Of course, managers continue to be fired or laid off in corporate restructuring. However, a manager is more likely than is the average worker to receive another job offer or assistance in finding new employment. Management placement and outsourcing firms have sprung up across the country. The placement firms often serve a dual function. First, for many managers seeking reemployment, they provide office services such as computers, fax machines, e-mail, and telephone banks, for a nominal fee. Secondly, they also act as "headhunters," i.e., job placement centers. Management outsourcing, a relatively new field, provides a steady pool of management consultants for many companies. A small percentage of talented business administrators prefer to work this way. Though the benefits might not be very good, the higher salaries based on hourly or per-diem consulting fees rather than an annual salary basis are often higher than in the full-time employment arrangement. Likewise, executives nearing age sixty or older are often offered early retirement packages with incentives as a way to reduce management ranks. Thus, executives are less likely than the average worker to be left in dire financial straits from a layoff.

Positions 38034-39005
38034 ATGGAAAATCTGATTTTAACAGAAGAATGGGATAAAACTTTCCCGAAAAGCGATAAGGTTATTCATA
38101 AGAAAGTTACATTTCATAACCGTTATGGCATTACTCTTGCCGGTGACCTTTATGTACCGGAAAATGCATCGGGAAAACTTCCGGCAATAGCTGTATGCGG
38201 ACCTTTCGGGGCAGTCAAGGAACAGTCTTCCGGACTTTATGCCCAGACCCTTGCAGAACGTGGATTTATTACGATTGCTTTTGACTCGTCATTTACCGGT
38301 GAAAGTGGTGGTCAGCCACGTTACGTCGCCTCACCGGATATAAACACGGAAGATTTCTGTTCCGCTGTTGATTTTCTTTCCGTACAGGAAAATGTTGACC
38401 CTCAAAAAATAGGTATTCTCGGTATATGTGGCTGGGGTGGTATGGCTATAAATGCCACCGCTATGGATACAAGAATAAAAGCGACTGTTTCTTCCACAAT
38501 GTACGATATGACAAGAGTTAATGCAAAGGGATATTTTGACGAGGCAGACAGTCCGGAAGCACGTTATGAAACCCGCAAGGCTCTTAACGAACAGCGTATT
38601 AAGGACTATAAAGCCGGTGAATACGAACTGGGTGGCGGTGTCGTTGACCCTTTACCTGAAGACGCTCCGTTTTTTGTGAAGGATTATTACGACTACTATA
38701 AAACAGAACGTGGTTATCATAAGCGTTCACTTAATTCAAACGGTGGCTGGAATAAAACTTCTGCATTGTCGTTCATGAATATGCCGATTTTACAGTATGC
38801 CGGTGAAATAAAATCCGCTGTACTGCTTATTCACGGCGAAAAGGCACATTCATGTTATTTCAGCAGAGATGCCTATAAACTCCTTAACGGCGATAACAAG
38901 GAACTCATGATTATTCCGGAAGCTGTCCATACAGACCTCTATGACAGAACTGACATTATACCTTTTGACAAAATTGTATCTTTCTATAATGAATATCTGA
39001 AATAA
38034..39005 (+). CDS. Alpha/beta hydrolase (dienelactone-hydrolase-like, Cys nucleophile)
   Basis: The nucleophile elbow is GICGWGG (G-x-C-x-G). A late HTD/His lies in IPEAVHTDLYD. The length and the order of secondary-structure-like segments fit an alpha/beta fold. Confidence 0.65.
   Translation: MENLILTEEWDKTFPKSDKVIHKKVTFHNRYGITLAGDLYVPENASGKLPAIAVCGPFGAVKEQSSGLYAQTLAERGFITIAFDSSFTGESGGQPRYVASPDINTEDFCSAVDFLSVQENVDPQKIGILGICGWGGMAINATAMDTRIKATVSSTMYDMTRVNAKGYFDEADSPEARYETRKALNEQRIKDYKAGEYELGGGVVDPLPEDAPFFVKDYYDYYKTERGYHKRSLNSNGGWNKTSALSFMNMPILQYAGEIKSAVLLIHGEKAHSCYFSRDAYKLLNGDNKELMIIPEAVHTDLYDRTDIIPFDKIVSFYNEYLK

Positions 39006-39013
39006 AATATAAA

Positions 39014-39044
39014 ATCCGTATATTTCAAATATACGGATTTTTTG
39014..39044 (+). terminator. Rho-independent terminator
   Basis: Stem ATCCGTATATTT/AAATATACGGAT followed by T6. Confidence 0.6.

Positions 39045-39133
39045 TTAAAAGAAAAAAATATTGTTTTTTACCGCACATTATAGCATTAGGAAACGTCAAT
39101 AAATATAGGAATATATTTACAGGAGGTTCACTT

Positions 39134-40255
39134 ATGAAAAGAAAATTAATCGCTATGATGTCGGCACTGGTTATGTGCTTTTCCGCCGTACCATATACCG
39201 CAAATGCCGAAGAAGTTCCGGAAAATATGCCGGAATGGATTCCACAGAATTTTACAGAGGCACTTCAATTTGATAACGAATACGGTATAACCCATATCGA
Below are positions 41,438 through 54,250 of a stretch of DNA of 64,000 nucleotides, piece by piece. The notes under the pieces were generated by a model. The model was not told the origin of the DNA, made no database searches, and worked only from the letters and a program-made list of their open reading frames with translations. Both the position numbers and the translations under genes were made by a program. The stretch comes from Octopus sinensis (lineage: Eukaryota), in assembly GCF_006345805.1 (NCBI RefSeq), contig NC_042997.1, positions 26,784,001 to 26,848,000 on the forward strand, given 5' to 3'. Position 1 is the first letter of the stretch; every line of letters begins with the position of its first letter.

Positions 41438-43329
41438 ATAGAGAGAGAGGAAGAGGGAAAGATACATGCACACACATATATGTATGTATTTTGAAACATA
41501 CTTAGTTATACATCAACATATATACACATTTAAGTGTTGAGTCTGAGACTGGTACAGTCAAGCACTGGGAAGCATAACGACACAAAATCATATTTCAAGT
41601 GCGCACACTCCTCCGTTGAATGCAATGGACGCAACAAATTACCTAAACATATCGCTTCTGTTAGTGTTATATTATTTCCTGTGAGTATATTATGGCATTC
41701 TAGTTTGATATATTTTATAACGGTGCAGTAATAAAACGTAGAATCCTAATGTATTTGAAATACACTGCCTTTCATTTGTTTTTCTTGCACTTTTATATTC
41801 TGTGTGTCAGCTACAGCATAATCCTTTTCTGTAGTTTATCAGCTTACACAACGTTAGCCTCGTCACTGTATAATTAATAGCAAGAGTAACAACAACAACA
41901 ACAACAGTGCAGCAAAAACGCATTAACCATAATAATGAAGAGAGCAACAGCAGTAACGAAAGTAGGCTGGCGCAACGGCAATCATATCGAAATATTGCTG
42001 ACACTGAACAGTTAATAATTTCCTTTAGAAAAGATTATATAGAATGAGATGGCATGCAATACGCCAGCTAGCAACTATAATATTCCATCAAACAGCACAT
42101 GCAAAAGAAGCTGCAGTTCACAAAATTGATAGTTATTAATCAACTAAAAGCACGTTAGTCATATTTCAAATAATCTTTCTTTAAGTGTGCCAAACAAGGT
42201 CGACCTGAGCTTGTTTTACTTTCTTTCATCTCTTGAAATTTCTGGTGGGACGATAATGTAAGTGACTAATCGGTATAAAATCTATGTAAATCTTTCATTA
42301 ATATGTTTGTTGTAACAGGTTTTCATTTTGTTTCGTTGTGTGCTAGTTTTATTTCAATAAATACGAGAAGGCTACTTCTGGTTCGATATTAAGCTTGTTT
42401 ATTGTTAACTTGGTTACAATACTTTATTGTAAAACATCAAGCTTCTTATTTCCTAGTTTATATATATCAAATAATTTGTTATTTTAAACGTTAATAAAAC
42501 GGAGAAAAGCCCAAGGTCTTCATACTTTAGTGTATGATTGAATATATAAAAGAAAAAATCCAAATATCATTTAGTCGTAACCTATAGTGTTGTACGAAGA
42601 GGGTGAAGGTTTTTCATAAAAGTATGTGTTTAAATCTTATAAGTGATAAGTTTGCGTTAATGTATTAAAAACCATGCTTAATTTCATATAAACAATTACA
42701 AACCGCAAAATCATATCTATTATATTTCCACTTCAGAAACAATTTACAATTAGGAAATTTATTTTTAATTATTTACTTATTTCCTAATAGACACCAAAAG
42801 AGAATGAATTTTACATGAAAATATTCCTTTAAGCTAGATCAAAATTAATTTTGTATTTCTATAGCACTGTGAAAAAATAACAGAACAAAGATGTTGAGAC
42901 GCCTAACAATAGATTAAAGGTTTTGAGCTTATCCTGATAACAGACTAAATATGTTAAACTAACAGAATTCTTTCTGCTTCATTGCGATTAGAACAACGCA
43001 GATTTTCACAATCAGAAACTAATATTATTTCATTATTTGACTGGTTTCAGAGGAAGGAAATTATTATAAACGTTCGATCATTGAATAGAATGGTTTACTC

HOW FAR IS UP?
After reading this information about fringe benefits, the young reader may feel like a mountain climber standing at the base of a pinnacle yet to be scaled. How far up can he or she get?